EL84 power section
Four 12AX7 preamp tubes
Custom features about 36 watts of class-A
power. But unlike its predecessor, the Custom
has a solid-state rectifier in place of a GZ34.
The Custom’s front panel is elegant and
simple. At the far left is a single 1/4" input,
followed by three controls for the built-in
reverb—Mix, Tone, and Dwell—that will
be familiar to anyone who has used a stand-alone Fender Reverb unit. To the right of
the reverb controls are the amp’s Treble,
Mid, Bass, and Presence knobs, followed by
a pilot light and the standard standby and
on-off toggle switches, plus a ground switch.
On the back of the amp are 1/4" outs for
8Ω and 16Ω speaker configurations.
Positively Killer Sounds
I auditioned the Underground Custom head
with a half-open Bruno cab equipped with
two 12" Celestion G12-65 speakers. Plugging
a recent Gibson 1963 ES-335 Historic with
factory Burstbuckers directly into the Custom,
I was blown away by the amp’s power. Set on
2, it seemed as loud as other 30-watt models
do at much higher volume settings.
Bruno says he conceived and voiced the
Custom for lead playing. So I first tried
some single-note lines in a variety of idioms, including blues-rock and modal jazz.
The Custom did indeed impress in all these
contexts, delivering a warm and spongy
sound filled with blooming harmonics and
uncommon definition and sustain.
The Custom offers a great deal of clean
headroom too. Pushed past 5 or so, it growled
richly, yet the sound was smooth and liquid.
The amp was thrillingly responsive in this
setting. And when I eased up on my pick
attack, the sound cleaned up dramatically. It’s
a touch-sensitive amp, to say the least.
Since Underground fan Brad Paisley is
known to wield a Tele, I plugged in a 2001
Fender Custom Shop 1963 NOS model. On
the bridge pickup, the Custom added warmth
that negated the pickup’s tendency toward
shrillness. And countrified bends and chicken
pickin’ sounded especially robust when emanating from the Custom.
Switching back to the ES-335, I came to
respectfully disagree with Bruno’s characterization of the Custom as being primarily a
lead amp. Triadic harmonies sounded plush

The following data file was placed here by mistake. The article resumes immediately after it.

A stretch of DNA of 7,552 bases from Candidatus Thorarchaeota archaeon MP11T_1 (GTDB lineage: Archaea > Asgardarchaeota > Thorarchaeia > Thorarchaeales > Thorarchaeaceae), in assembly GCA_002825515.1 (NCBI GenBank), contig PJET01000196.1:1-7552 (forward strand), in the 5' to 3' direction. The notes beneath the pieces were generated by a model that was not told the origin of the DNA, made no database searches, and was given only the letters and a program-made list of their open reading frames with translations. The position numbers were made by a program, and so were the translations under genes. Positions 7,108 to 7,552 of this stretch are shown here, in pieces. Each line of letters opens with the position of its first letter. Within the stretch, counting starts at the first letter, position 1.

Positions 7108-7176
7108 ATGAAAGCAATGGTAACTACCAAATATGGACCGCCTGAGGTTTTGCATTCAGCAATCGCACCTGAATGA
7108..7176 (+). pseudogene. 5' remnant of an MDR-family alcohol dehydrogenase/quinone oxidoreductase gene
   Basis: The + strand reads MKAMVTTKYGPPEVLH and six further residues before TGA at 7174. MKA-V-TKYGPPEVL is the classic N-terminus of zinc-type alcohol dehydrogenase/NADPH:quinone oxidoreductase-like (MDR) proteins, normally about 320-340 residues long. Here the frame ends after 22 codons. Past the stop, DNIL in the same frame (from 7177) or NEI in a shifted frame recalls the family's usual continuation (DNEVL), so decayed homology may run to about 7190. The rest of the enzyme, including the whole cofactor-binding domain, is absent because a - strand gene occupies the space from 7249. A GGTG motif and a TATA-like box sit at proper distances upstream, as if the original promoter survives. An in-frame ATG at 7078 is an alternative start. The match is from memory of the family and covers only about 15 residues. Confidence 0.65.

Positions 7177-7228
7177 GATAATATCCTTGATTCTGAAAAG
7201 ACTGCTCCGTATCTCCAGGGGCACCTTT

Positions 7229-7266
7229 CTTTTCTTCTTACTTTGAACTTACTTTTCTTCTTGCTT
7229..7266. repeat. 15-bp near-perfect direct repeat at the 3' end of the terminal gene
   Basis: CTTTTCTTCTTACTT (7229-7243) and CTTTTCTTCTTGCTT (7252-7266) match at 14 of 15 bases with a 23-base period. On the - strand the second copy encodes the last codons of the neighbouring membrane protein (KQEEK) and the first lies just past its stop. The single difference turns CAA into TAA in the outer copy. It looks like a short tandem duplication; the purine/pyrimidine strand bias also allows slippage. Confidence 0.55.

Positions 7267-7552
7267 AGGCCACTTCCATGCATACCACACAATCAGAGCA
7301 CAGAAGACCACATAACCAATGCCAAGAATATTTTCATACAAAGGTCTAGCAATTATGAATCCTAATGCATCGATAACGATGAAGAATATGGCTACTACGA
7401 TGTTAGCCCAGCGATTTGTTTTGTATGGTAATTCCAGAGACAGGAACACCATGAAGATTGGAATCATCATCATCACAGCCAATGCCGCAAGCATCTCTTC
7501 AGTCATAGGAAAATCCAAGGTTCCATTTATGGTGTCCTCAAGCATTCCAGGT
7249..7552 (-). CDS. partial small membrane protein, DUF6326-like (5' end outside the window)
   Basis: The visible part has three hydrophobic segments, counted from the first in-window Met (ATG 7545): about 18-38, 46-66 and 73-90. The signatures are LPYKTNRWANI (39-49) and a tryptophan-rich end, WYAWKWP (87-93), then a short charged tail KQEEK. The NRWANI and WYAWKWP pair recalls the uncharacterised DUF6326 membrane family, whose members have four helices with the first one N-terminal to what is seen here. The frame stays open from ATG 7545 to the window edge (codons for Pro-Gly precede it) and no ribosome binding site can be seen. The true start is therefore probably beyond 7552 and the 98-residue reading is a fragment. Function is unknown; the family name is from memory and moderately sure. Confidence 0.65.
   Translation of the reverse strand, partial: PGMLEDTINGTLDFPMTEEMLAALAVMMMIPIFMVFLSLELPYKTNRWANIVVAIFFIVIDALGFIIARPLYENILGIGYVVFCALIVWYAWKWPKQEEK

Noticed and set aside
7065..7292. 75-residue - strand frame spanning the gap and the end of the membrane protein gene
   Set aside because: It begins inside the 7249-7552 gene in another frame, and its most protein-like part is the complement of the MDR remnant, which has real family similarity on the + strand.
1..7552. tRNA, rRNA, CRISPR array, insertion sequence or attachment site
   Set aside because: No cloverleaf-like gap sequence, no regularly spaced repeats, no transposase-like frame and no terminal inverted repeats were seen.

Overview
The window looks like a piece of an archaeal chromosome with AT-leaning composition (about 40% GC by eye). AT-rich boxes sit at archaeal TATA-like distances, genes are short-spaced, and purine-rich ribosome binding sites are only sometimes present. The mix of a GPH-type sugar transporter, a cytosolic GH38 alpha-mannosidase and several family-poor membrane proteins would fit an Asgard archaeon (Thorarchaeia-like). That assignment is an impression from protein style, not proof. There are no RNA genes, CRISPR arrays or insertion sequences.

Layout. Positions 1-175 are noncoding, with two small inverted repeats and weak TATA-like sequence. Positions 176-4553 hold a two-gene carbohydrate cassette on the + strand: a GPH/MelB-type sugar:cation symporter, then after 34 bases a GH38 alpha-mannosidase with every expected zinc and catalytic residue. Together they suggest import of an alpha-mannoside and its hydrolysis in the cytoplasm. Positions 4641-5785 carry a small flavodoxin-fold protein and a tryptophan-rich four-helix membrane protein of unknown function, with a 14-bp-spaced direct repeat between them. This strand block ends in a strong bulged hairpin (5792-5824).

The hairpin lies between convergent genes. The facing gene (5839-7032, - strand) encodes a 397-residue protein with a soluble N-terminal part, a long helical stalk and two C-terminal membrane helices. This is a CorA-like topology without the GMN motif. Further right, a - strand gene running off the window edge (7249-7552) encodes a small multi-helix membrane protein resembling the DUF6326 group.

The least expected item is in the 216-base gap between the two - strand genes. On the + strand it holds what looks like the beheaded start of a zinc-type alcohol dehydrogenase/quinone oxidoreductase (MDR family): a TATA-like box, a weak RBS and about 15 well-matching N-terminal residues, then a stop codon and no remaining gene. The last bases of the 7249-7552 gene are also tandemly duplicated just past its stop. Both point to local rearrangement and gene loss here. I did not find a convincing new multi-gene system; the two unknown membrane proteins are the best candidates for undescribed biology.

and full-bodied, while more complex chords
rang out in perfect agreement, with none of
the murkiness sometimes encountered on
lesser amps. For chord work, the Custom
responded equally well to flatpicking and fingerpicking, arpeggios or block voicings. And
the amp would willingly range from cutting
to mellow, depending on pickup selection
and how I manipulated the guitar’s tone and
As the control set for the reverb section
suggest, the Custom’s reverb is inspired by
Fender’s legendary stand-alone units and their
awesomely echoic sounds. Whereas a standard
built-in reverb has only a level control, the
Bruno has additional dials for adjusting reverb
tone and duration. This lush reverb is perfect
for adding anything from subtle depth to
super-wet surf insanity—all without the noise
often encountered in vintage units.
Tony Bruno’s Underground Custom may be
an evolution of the Underground 30, but it
has the potential to become just as lust-wor-thy on its own merits. It’s made from super-premium components, it’s all handwired, and
it has an uncommonly solid build. While
Bruno conceives of the Underground Custom
EL84 reverb driver
as being voiced for lead work, the amp’s
warm, lush sound lends itself to an impressive
variety of contexts. If you have the dough,
this amp can fill many roles and is capable of
everything from biting Vox-like lead tones to
spongier and cleaner Fender sounds. It’s built
to last, too. Which is a good thing: Once
you play through the Underground Custom,
you may never let go.
you’re looking for a boutique, hand-
wired tube amp with a powerful lead
voice and gorgeous rhythm tones.
you’re a high-gain player, or only vin-
tage will do, or you’re short on cash.
As reviewed: head $2899,
or use a mobile device to download
audio clips of the amp at